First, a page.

I’ve remarked before how pleasantly surprising it was to find that the 2016 iteration of the GSS asked interviewers to assess the physical attractiveness of survey respondents they interviewed. Here is to hoping it is being repeated in the Current Year as we speak (the 2018 data is now being gathered).
The following graph shows the percentages of respondents who were rated “attractive” or “very attractive” by age and by sex (N = 2,651):
Part of the wisdom of age is being able to understand the beauty of youth. In my antediluvian phase, I’d claim this graph discredited the god of biomechanics. Men and women both bloom after puberty and then slowly but steadily deteriorate over time, you see!
For one, though, interviewers are being asked about attractiveness, not “hotness” or “f***ability”. There is probably some subconscious age-adjustments being made in the minds of those grading, for example. I’d rate Lori Loughlin, at 53, as “very attractive” but in a consequence-free-night-before-the-apocalypse scenario, I’d rather bang someone on the varsity cheerleading squad. Any of them.
More importantly, that male attractiveness parallels male T-levels does not mean male sexual value follows the same trajectory as female sexual value does.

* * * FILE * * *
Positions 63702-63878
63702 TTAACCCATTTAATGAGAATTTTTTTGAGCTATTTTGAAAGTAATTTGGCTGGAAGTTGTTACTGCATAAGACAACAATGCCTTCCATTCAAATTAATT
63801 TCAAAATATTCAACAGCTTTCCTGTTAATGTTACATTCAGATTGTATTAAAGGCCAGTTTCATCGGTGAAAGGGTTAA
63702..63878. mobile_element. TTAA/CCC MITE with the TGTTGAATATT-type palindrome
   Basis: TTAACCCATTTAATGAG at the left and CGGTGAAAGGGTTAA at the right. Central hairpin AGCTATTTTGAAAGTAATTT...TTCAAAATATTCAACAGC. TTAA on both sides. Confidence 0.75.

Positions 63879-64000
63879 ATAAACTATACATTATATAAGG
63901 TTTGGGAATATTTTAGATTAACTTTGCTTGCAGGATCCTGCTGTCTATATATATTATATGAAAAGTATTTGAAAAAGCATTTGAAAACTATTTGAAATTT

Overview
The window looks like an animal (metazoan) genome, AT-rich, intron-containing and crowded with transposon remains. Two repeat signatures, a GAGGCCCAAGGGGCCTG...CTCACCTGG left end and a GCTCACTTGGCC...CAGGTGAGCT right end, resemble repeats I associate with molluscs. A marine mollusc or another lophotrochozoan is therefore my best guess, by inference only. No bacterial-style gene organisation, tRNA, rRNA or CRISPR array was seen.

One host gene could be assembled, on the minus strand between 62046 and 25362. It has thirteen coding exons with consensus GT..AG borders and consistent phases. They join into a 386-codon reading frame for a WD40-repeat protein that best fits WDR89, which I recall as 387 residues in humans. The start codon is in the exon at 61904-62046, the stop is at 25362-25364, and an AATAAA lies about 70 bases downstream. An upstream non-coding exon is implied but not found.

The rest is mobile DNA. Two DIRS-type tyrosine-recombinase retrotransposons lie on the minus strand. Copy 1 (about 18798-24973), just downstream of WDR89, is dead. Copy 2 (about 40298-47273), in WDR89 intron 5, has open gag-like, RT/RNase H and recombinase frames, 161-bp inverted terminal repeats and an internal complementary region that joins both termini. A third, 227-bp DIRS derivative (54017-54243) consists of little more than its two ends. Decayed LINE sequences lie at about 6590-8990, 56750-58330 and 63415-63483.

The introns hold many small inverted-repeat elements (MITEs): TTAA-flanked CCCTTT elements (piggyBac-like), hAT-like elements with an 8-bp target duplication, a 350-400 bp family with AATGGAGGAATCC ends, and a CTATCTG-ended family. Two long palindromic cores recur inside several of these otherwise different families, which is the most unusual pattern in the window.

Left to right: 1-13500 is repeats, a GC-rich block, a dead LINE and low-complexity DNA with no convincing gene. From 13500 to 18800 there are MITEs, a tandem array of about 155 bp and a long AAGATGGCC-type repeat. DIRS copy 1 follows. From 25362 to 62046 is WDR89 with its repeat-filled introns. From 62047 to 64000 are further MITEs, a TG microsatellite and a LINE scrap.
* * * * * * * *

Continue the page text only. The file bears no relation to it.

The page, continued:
Physical attractiveness is only one of many inputs that determines male sexual value. It maxes out in the late teens and early twenties and then declines from there. But other inputs like status, wealth, confidence, and independence are as–if not more–important than physical attractiveness in determining male sexual value, and they all tend to increase with age well into adulthood before, like everything else, beginning to decline.
Female sexual value, in contrast, is predominately based on physical attractiveness. Women come roaring out of the gate but their time on top is brief. If they don’t snag a quality man in the first decade–and really in the first half of the first decade–their window of opportunity slams shut.
The biggest drop offs in physical attractiveness occur from 18-24 to 25-34 for women (obvious) and from 35-44 to 45-54 for men. This corresponds to the “mid-life crisis” period for men. It’s the point when the barely perceptible mellowing out of early middle age starts to give way to a decline in energy, muscle mass, skin tautness, etc that a look in the mirror each morning makes salient.
GSS variables used: SEX, RLOOKS(4-5), AGE